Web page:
Please note: This article contains words you would not use when meeting your future parents-in-law for the first time. If you are offended by strong language, please close this page now.
Well folks, it’s finally here: Part II of my review of the crockumentary The Game Changers, a Hollywood-produced propaganda piece designed to fool people into thinking a meat-free diet will somehow make them bigger, leaner, faster, stronger and healthier.
Using slickly-produced footage of “plant-based” athletes, the movie relentlessly tries to convince you veganism will turn you into a world-beating athlete. Vegan diets, we are told, make your blood flow better, give you more energy, improve your recovery after exercise, increase your strength, give you eye-popping muscles and basically turn you into the King of the Goddamn Jungle.
A herbivorous King of the Jungle, that is.
The movie even exploits the “sex sells” angle by making the utterly ridiculous claim that eating vegan burritos will make your dick harder!
In his attempt to “man up” the image of veganism, the movie’s star James Wilks even claims animal foods increase a man’s estrogen levels and lower his testosterone levels! Dropping animal foods and embracing veganism, the movie would have us believe, is the ticket to becoming a hard-ass man’s man!
I can conclusively address all these claims in one sentence. Allow me to quote the eloquent opening courtroom statement of Joe Pesci’s character in My Cousin Vinnie:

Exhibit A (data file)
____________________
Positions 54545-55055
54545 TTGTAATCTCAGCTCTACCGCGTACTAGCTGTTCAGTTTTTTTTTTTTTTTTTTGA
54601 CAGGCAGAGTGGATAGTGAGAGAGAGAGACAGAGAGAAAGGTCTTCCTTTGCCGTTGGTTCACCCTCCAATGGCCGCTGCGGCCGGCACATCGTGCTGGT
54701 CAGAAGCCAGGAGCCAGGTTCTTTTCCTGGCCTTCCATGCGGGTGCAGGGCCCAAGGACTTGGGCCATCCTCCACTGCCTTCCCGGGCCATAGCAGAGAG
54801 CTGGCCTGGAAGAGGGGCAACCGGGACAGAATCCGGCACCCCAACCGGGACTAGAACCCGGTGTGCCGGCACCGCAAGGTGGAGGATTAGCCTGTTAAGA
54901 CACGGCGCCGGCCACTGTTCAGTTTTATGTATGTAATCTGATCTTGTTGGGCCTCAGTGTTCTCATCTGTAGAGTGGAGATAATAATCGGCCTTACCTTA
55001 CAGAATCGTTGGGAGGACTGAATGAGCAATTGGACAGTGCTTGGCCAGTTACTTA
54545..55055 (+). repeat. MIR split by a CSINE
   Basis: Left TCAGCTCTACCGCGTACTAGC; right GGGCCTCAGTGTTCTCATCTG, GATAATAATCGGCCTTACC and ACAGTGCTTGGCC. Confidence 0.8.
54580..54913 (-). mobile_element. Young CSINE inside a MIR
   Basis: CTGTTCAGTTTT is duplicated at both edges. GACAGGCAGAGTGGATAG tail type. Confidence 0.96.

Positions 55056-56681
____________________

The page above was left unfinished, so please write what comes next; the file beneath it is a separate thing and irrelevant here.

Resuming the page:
“Everyting dat guy just said is b-u-l-l-shit. Tank you.”
For those of you looking for a somewhat more scientific rebuttal to the aforementioned absurdities, read on.
Meat Gives You “Cloudy” Blood and Destroys Your Athletic Performance!
At about 22 minutes into this mockumentary we meet Dr Robert Vogel, who tries to convince us meat consumption turns our blood into sludge and stops our arteries from “opening up.” He describes an experiment in which two Miami Dolphins NFL football players were given a beef burrito breakfast on one day, then a bean burrito breakfast on another day. Another player who was already eating a “plant-based” diet ate the bean burrito both days. In the 2 hours following the meal, the players had blood samples taken. Vogel holds up the vials of the beef and burrito blood samples after they’ve been spun senseless in a centrifuge, and bangs on about how the top (serum) portion of the sample taken after the beef burrito breakfast is more “cloudy.”